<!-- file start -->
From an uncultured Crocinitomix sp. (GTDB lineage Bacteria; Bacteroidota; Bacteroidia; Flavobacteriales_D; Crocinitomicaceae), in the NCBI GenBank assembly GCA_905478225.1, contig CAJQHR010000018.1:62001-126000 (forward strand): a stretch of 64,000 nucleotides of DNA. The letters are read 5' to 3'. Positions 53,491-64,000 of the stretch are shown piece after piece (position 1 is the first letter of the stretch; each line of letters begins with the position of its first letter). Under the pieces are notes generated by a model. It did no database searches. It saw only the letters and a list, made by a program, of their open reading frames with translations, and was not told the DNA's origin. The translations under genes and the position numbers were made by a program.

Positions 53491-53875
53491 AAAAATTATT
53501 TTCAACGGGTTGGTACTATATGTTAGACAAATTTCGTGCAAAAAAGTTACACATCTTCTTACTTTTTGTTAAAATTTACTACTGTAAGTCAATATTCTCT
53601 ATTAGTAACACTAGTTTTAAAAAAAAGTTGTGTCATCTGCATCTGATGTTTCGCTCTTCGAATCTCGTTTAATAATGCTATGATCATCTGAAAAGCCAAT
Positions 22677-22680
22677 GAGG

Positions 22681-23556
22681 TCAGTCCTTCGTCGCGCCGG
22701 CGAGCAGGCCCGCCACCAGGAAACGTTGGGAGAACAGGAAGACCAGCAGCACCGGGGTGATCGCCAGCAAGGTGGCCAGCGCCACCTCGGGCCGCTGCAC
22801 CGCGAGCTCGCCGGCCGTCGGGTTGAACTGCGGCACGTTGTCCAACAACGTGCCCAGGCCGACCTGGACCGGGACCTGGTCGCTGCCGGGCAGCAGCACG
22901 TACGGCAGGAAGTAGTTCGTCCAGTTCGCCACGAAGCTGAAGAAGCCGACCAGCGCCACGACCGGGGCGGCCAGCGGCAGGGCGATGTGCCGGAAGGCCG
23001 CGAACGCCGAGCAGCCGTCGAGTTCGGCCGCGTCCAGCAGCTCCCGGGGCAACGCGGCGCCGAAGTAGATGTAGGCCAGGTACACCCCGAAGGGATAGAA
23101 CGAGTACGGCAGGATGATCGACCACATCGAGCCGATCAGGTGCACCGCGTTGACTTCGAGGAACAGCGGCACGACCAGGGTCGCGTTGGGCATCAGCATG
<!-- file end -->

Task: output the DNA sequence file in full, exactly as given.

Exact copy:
From an uncultured Crocinitomix sp. (GTDB lineage Bacteria; Bacteroidota; Bacteroidia; Flavobacteriales_D; Crocinitomicaceae), in the NCBI GenBank assembly GCA_905478225.1, contig CAJQHR010000018.1:62001-126000 (forward strand): a stretch of 64,000 nucleotides of DNA. The letters are read 5' to 3'. Positions 53,491-64,000 of the stretch are shown piece after piece (position 1 is the first letter of the stretch; each line of letters begins with the position of its first letter). Under the pieces are notes generated by a model. It did no database searches. It saw only the letters and a list, made by a program, of their open reading frames with translations, and was not told the DNA's origin. The translations under genes and the position numbers were made by a program.

Positions 53491-53875
53491 AAAAATTATT
53501 TTCAACGGGTTGGTACTATATGTTAGACAAATTTCGTGCAAAAAAGTTACACATCTTCTTACTTTTTGTTAAAATTTACTACTGTAAGTCAATATTCTCT
53601 ATTAGTAACACTAGTTTTAAAAAAAAGTTGTGTCATCTGCATCTGATGTTTCGCTCTTCGAATCTCGTTTAATAATGCTATGATCATCTGAAAAGCCAAT
Positions 22677-22680
22677 GAGG

Positions 22681-23556
22681 TCAGTCCTTCGTCGCGCCGG
22701 CGAGCAGGCCCGCCACCAGGAAACGTTGGGAGAACAGGAAGACCAGCAGCACCGGGGTGATCGCCAGCAAGGTGGCCAGCGCCACCTCGGGCCGCTGCAC
22801 CGCGAGCTCGCCGGCCGTCGGGTTGAACTGCGGCACGTTGTCCAACAACGTGCCCAGGCCGACCTGGACCGGGACCTGGTCGCTGCCGGGCAGCAGCACG
22901 TACGGCAGGAAGTAGTTCGTCCAGTTCGCCACGAAGCTGAAGAAGCCGACCAGCGCCACGACCGGGGCGGCCAGCGGCAGGGCGATGTGCCGGAAGGCCG
23001 CGAACGCCGAGCAGCCGTCGAGTTCGGCCGCGTCCAGCAGCTCCCGGGGCAACGCGGCGCCGAAGTAGATGTAGGCCAGGTACACCCCGAAGGGATAGAA
23101 CGAGTACGGCAGGATGATCGACCACATCGAGCCGATCAGGTGCACCGCGTTGACTTCGAGGAACAGCGGCACGACCAGGGTCGCGTTGGGCATCAGCATG